The last couple of days has seen me doing various maintenance bits.  Yesterday it was putting luminous tape on the winches, winch handles and around the fore hatch, all so that they are more easily visible during a dark night.

Today’s main bit of “bosun” work was trying to construct a sun shelter for the helm positions.  The tropical sun is unrelenting and once the sun rises, it burns off the cloud and the boat is bathed in baking bright light.  So, working with Mikey through my off-watch, a trial sun shade has been created which at least provides some shelter to whoever is at the helm.  During the 4-6pm watch, it was decided that a deck wash was in order which not only washes away the dirt but also cools the deck and the boat.  Once the fire hose was out and running, this activity turned into a shower time for anyone who wanted a salt-water shower.  Bodies striped down to a pair of shorts took it in turns to be hosed down and to wash.  Apparently it was very refreshing for a while.

 

I am clearly very accustomed to the movement of the boat now.  At one point while making the helm sunshade, we had been stitching up the fabric down in the saloon area, below deck.  While heading up on deck with our creation, I looked up through the companionway hatch and was surprised to see the clouds moving backwards and forwards across the opening.  I had been totally unaware that we had been moving around so much!  In a way, it was a nice reinforcement that my fear of being seasick has disappeared!

 

Later on I took a few moments to relax from the hard work, sitting on deck looking out across the ocean.  How can I explain the sense of peace I get from being on a boat in the middle of the ocean?  Looking out at the wide horizon with no other ship anywhere to be seen, no land for many hundreds of miles, just the sea and the sky.  I love it.

 

Day 16 (Monday 04 September 2017)

Hot! Hot!! Not a Breeze to be felt!!!

Hot, hot and now windless.  This morning saw blue skies from horizon to horizon with a very clear sun rise followed by more baking heat.  We are about 100 miles north of the doldrums corridor.  We had a sneaky plan having looked at our position and the expected wind patterns.  We could head west around the north of the wind hole and with a bit of luck we would be able to sail all the way to the start of the corridor.  That was our plan but the wind gods have seen it otherwise.  At about 5 pm we ran out of wind and have been bobbing about on the ocean ever since.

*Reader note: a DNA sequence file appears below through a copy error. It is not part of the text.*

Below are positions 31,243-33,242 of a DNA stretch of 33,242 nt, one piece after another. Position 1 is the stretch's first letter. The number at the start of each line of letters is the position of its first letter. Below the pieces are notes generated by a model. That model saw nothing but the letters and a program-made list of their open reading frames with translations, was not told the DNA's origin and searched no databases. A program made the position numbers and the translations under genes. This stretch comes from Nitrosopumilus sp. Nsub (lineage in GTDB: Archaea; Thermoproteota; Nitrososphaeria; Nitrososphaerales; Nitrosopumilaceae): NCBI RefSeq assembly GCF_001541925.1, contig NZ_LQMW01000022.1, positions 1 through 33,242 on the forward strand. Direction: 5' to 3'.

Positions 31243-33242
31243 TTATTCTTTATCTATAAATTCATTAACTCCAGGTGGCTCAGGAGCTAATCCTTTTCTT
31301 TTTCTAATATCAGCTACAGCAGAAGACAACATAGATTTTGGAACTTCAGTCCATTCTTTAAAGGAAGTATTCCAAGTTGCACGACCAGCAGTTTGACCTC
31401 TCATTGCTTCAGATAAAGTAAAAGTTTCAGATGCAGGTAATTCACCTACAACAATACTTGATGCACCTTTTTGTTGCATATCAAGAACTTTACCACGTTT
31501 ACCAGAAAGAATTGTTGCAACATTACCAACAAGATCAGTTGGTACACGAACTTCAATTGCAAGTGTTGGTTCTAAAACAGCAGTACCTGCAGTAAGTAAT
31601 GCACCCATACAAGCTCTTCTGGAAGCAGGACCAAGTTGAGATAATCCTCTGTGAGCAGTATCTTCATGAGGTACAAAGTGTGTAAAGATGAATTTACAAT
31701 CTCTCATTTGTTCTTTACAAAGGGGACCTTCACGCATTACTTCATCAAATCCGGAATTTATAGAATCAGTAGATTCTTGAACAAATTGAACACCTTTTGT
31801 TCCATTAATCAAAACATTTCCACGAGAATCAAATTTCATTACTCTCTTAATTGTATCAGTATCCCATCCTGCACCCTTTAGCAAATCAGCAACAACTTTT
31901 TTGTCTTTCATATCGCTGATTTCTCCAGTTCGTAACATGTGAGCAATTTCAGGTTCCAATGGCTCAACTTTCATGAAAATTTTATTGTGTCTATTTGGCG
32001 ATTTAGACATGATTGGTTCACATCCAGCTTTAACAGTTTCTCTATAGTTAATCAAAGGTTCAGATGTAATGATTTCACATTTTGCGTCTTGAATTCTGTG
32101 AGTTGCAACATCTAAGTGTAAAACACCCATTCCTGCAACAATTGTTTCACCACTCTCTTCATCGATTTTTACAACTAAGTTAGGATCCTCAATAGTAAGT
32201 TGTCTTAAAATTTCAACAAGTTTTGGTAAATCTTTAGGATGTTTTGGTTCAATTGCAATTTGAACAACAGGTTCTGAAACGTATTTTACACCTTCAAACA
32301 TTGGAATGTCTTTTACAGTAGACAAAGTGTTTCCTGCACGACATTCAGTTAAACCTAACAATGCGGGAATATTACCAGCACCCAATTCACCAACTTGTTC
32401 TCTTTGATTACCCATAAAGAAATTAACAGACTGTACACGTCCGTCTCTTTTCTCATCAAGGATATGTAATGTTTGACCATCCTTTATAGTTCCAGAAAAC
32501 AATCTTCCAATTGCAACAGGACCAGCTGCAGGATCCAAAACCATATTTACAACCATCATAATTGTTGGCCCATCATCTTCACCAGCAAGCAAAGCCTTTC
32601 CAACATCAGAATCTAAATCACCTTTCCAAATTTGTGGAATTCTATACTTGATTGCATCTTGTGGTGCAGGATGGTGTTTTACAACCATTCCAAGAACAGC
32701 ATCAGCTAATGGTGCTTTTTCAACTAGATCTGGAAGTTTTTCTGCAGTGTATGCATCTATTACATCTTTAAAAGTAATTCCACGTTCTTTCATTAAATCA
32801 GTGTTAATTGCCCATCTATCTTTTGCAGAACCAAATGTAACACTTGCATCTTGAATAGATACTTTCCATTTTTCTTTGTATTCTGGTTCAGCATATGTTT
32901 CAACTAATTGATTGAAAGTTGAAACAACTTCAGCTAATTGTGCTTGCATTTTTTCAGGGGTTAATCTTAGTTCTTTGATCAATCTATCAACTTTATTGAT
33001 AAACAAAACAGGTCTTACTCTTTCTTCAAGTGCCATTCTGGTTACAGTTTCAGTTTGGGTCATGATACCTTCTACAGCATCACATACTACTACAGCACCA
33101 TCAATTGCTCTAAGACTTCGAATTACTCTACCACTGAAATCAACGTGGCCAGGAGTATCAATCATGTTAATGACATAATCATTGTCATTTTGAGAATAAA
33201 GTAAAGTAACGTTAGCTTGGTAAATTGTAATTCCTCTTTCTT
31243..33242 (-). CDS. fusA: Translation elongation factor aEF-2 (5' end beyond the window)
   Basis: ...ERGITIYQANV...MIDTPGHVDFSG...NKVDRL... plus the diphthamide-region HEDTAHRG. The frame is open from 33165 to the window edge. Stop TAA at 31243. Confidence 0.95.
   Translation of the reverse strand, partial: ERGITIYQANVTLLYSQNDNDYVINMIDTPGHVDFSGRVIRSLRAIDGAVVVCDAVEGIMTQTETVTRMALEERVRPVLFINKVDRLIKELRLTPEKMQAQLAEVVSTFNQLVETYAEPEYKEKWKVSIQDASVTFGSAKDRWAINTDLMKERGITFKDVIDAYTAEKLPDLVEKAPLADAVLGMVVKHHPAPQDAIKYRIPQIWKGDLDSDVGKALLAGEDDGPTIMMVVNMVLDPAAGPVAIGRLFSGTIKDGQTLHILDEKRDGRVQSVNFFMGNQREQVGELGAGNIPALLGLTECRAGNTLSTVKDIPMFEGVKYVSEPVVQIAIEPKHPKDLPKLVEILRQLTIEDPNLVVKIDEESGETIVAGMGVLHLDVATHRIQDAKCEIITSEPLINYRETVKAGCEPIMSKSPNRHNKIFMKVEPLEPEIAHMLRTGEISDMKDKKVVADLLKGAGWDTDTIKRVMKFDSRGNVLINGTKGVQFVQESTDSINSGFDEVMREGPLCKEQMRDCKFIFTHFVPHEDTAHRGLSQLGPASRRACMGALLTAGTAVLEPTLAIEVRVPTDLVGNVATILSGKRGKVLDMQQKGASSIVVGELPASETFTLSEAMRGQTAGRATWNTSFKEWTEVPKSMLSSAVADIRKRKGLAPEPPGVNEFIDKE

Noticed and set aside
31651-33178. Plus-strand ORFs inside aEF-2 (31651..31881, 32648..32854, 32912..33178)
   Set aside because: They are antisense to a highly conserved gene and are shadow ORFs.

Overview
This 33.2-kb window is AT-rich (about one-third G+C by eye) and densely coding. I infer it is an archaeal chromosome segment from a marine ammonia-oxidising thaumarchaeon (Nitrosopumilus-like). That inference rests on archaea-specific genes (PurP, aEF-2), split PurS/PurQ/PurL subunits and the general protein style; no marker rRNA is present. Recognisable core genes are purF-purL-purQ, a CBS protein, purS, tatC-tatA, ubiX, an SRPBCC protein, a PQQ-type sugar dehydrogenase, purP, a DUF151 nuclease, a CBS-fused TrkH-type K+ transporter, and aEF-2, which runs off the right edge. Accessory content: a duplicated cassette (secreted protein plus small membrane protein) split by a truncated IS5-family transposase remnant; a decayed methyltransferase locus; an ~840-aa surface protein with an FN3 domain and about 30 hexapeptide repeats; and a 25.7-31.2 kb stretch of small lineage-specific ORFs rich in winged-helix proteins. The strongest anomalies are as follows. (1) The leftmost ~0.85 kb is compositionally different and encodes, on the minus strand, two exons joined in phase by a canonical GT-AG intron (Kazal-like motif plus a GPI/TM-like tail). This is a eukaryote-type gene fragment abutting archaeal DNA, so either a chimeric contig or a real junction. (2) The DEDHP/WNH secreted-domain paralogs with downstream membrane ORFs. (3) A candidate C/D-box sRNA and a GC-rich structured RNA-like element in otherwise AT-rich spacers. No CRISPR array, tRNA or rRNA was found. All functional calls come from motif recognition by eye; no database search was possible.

I am pleased to have things to fix to keep my mind and hands busy.  The sailing evolutions are not my strength yet but it does seem that when it comes to keeping the equipment going, I can provide a good service to my crew.  The lack of wind is very frustrating and the boat is very hot.  I think I am lucky and have one of the bunks with the best ventilation but even so, on my last off-watch, I was very hot lying on my bunk.  We have our own mattress covers to sleep on and I was then lying on my silk sleeping bag liner but, with no breeze, I was feeling the heat.  Since waking up, we have gone nowhere.  A small shower passed by us but produced no wind with it and wasn’t hard and long enough to provide a washing opportunity.  I am looking forward to a nice shower when we finally manage to reach Punta.

[https://commons.wikimedia.org/wiki/File:Los_Dedos_Punta_del_Este.jpg]

Day 17 (Tuesday 05 Sept 2017)

Hot! Hot!! Hot!!!

Hot.  Hot.  Yes it is very hot.  Yes, this is the tropics.

The wind picked up and we have had a great run down to and into the doldrums corridor.  Cruising along at between 8 and 11 knots, the boat feels alive and everyone is happy, if slightly frustrated by our earlier delay

 

I have a sore chest today.  I was trying to figure out why and realised, when I leant against my bunk.  The pain was exactly at the height of my bunk leading to the conclusion that I must have bashed myself sometime.   Not that there are so many, but the sail changes are taking their toll.  It is so hot below decks that wooling the spinnaker means that you are bathed in sweat by the time you have finished.  We put the wind seeker up earlier.  It went up very nicely, behind the yankee, just as it should, and then we dropped the yankee.  Oops, the tack line had not been secured so as soon as the yankee was out of the way and the wind seeker filled with wind, the tack tripped!.  So the windseeker had to come down again and it was back to hauling up the yankee, repack the wind seeker and put it up again.  Finally we were sailing as we should be.  Later in the day the wind picks up to beyond the windseeler’s range so we drop that again and hoist the code 1 (lightweight) spinnaker.  As I am hauling that up, the sore muscle in my chest is suddenly very painful – a pulled muscle I think.  Sitting down to rest I realise that I am feeling shattered.  Fortunately it is almost the end of the watch and time for a sleep.

 

Not feeling good at the moment.  It hurts to breath and it is so hot that I feel slightly sick.  It is as though I have suddenly run out of energy.  Everything is an effort and once again, all I want to do is sleep.  Up on deck the sun is hot but there is a breeze to help with the cooling.  My one and only long-sleeved, sun-top is skin-tight which makes it difficult to put on and take off, but once on it does cool nicely whenever there is a breeze.  Below decks is an oven.  We still boil the kettle for teas and coffees, make toast for breakfast, bake fresh bread and cook lunch and dinner.  All this turns below decks into a sauna.

High Drama in the Night